Once, down near the swales where the hay had been doused with rain, and the bales had come undone and lay flat and half-eaten near the barn, my father and I walked out past our acres and into a yellow field. It was yellow all year, a heath, and here the wood smoke came strong. We went on walking, out past the springhouse and the watercress on another farm, made a fire one county over. In the paroxysms of shadow-light, he sat there in the grass, a ghost about to leave the body. He clung and snapped twigs, chucked them in the flame: and embers blew back into his face, his hair. He never flinched, spoke: I do not erase my father now for his silence, for I cannot ditch his pulse, my own blood. I cannot transfuse love trapped in the body and passed down, not to this land or any creek-force or even to springs when green vines flare and speak for him, sway and speak to vindicate the wordlessness our tongues command.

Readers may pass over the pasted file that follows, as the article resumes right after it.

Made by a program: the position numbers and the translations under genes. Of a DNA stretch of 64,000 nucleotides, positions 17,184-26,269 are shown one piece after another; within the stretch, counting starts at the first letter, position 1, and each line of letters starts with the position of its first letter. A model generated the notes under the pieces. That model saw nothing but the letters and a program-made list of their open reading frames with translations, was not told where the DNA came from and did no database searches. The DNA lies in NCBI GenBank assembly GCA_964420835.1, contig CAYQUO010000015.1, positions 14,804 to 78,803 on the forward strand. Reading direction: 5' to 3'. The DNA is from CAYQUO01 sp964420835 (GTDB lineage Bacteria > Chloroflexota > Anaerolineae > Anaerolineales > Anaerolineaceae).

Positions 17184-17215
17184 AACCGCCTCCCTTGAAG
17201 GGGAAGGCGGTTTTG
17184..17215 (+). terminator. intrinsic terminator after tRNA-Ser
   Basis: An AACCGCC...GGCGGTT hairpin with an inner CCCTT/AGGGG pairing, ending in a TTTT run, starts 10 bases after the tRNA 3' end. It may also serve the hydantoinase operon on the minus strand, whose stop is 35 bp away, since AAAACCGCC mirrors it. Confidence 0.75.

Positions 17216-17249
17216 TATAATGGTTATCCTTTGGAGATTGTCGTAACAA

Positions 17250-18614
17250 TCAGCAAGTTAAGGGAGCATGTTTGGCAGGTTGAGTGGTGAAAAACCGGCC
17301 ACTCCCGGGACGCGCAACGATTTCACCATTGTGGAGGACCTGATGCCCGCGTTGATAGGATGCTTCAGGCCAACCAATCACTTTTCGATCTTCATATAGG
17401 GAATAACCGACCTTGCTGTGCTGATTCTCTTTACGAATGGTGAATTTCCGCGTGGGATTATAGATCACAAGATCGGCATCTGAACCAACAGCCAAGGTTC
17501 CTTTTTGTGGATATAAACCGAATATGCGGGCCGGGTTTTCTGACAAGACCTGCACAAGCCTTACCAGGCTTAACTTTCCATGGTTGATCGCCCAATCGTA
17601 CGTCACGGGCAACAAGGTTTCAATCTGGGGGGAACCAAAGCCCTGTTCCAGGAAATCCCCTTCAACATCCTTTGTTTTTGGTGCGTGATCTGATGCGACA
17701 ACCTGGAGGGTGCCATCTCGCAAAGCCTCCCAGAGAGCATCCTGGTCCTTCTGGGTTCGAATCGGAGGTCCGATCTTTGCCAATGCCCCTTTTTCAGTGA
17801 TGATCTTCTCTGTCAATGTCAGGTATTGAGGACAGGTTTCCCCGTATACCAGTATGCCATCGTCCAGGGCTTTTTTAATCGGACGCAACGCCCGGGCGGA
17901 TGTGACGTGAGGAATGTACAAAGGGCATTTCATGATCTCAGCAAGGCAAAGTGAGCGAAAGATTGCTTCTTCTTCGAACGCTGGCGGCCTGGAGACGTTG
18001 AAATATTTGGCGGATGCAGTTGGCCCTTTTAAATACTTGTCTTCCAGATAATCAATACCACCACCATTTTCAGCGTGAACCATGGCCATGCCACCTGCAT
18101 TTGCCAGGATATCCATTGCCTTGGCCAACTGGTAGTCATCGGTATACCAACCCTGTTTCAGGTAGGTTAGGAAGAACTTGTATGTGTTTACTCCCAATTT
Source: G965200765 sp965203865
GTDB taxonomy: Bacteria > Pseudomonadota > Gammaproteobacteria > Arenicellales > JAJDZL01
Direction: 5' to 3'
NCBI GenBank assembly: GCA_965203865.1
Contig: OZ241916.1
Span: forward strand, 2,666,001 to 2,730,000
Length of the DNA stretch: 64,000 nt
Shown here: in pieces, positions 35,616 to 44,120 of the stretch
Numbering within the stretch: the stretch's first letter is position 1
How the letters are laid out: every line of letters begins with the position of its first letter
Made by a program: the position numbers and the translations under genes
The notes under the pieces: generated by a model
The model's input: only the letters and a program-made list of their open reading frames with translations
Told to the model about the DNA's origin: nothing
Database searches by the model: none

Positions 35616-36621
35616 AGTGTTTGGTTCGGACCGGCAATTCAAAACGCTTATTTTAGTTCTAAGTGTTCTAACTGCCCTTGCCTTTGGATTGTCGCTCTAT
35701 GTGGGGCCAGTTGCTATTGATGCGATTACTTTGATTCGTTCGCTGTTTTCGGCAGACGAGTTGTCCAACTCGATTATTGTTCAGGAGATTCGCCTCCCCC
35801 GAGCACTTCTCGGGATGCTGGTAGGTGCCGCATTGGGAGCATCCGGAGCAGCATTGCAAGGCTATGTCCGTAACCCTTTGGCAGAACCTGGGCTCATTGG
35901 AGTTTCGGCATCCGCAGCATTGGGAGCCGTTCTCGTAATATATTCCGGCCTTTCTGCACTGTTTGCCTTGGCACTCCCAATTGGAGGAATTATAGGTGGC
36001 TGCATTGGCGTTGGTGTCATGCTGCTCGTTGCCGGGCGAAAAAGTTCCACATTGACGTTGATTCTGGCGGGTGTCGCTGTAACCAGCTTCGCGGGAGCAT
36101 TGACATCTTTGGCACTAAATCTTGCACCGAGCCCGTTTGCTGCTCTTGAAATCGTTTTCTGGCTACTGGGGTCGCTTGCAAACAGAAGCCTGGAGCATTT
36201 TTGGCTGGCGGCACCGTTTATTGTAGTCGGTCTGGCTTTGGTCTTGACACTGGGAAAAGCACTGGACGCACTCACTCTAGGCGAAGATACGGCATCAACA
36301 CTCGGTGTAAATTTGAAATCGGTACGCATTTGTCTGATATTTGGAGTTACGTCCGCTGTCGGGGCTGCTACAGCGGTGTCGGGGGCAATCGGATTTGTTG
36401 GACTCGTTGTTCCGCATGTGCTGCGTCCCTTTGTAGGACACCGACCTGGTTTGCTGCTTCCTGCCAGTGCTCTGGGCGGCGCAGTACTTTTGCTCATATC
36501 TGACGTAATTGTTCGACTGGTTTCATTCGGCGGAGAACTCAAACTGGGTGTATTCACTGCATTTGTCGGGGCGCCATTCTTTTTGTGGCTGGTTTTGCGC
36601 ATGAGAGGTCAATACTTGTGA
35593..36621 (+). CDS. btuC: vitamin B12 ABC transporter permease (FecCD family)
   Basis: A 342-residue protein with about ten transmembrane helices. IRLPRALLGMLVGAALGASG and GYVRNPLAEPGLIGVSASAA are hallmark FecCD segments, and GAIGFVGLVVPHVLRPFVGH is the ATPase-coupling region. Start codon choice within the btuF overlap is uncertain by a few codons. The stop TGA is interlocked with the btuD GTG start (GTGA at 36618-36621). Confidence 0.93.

WILLIAM WRIGHT is author of seven collections of poetry: four full length books, including Tree Heresies (Mercer University Press, forthcoming in spring 2015), Night Field Anecdote (Louisiana Literature Press, 2011), Bledsoe (Texas Review Press, 2011), and Dark Orchard (Texas Review Press, 2005, winner of the Breakthrough Poetry Prize). Wright’s chapbooks are Sleep Paralysis (Stepping Stones Press, 2012, Winner of the South Carolina Poetry Initiative Prize, selected by Kwame Dawes), Xylem & Heartwood (Finishing Line Press, 2013) and The Ghost Narratives (Finishing Line). Wright is Series Editor and Volume Co-editor of The Southern Poetry Anthology, a multivolume series celebrating contemporary writing of the American South, published by Texas Review Press. Additionally Wright serves as Assistant Editor for Shenandoah, translates German poetry, and is editing three volumes, including Hard Lines: Rough South Poetry (with Daniel Cross Turner). Wright won the 2012 Porter Fleming Prize in Literature. Wright has recently published in The Kenyon Review, Oxford American, The Antioch Review, Shenandoah, and Southern Poetry Review.